In honor of the beginning of Lent, here are the ikons of the Grand Duchesses at the Church on the Blood in Honor of All Saints Resplendent in the Russian Land on the site of the Ipatiev House in Ekaterinburg.
OTMA’s things from YekaterinburgWordlessly staring at my computer screen.
Easter letter written by Grand Duchess Maria to her sister Olga in Tobolsk: Spring, 1918.
If anyone has the time to decipher handwriting/translate it would be much appreciated!
Apologies for sharing an unsettling photo but I want to set the record straight. This is NOT a picture of the execution of the Romanovs. It is a still from a Soviet documentary re-enacting that night. Just so this stops circulation on tumblr as legit.
There is another one circulating too that people have been getting confused by.
As much as people like to bash others for “circulating” false photos of the Romanov families corpses, I’ve yet to hear anyone come up with an explanation of the true nature of said false photos. I get that a lot of us are Romanov enthusiasts and like to stay historically correct as possible but if it bothers you, offer a calm, alternative explanation instead of just getting upset and finger pointing. If people don’t know, they don’t know.
Well, based on every account that I have read of the murders, there were no photographs taken on that night. The whole thing was really chaotic and they were in too much of a hurry to dispose of the bodies quickly and destroy the evidence to stop and take a photograph of what they had done. The fact that the Bolsheviks went to such lengths to cover up what they had done, ie. throwing the bodies in a mineshaft and throwing a grenade in, deciding that wasn’t a very good hiding spot and pulling them back out, destroying them with acid, and burning two of them which were then buried in a separate location indicates that they would not have photographed the scene. Why would men who were franticly trying to destroy evidence then go on to CREATE evidence? It just doesn’t make sense!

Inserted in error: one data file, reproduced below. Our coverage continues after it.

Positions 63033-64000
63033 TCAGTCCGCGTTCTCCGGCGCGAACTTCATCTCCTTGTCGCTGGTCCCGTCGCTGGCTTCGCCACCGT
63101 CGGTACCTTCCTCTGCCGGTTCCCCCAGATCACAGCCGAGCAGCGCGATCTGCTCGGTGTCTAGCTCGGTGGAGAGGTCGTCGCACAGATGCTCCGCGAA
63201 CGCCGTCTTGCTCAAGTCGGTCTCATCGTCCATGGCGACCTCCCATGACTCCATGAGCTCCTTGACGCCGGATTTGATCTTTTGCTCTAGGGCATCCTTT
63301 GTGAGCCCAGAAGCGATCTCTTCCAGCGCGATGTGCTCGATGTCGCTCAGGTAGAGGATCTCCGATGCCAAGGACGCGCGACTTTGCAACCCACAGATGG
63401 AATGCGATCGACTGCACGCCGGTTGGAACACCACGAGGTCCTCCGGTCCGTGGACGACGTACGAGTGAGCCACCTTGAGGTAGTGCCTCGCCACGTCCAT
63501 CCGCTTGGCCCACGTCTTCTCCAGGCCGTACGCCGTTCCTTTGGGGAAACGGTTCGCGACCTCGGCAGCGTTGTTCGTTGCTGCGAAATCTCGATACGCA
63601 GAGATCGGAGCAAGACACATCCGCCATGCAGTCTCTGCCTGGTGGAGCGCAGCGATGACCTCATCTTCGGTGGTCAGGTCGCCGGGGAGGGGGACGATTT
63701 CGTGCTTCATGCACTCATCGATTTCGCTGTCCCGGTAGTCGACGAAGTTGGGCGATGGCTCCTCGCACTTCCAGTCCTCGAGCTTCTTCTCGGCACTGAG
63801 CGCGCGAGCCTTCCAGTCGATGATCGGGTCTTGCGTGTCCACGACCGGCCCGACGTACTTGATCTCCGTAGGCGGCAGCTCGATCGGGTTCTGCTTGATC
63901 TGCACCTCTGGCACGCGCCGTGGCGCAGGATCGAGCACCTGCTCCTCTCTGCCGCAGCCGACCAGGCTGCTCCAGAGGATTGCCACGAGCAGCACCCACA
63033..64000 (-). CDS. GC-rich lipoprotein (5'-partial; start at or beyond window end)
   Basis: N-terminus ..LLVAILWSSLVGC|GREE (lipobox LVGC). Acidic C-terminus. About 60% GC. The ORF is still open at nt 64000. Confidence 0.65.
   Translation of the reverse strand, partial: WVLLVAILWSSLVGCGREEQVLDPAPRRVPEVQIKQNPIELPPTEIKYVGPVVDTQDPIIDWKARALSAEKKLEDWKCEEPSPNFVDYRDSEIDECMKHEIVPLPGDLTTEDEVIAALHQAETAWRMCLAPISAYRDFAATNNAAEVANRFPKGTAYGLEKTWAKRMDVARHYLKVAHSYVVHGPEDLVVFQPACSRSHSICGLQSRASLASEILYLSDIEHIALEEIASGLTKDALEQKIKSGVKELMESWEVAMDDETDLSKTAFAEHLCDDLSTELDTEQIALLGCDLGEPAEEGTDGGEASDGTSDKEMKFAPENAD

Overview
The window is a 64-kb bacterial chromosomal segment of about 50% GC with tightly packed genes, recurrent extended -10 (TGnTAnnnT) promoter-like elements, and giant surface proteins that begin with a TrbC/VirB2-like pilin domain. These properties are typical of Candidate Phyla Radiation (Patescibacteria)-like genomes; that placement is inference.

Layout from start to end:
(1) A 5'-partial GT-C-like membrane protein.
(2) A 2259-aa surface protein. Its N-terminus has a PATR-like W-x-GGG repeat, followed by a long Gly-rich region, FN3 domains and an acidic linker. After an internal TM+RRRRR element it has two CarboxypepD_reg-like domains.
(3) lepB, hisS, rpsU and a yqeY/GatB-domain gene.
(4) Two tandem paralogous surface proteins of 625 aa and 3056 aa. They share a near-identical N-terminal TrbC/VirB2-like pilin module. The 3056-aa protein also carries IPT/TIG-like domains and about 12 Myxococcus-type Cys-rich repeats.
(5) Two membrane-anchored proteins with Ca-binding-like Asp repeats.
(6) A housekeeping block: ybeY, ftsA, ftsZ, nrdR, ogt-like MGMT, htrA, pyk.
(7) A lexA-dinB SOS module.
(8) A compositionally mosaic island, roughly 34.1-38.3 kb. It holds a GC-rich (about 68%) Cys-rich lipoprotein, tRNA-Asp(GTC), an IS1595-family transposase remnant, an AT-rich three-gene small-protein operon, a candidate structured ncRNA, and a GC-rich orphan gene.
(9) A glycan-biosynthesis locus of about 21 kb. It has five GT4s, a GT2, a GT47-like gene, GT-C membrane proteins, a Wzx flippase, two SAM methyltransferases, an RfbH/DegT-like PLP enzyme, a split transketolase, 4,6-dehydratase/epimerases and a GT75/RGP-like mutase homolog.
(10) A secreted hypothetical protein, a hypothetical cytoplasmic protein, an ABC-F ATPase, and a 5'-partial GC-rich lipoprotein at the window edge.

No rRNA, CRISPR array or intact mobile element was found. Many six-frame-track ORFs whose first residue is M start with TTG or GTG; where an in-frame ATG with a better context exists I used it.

"The Grand Duchess rarely spoke of the massacre of her brother’s family, but the tragedy haunted her all her life. "It must have been terrible," she once exclaimed, recalling the agony suffered by her brother’s family during the long imprisonment that began in Tsarskoe Selo in August, 1917, and ended in their massacre in Ekaterinburg in July, 1918. She spoke the words with a shudder that transformed the simple sentence in to a searing memory which had nagged her heart for forty years.
"All of the girls and even the poor boy were by temperament gay and vicacious," she said, "but they had all inherited that certain sense of tragedy from their mother. They all knew they were going to die. I am sure of that." "
Olga Alexandrovna also told her biographer that she loved her nieces, especially Anastasia, as much as if they had been her own daughters.
Poor Olga A.!
Source: The Last Grand Duchess by Ian Vorres
Before or after 1918, I wonder?
Probably after from the way the surrounding area looks.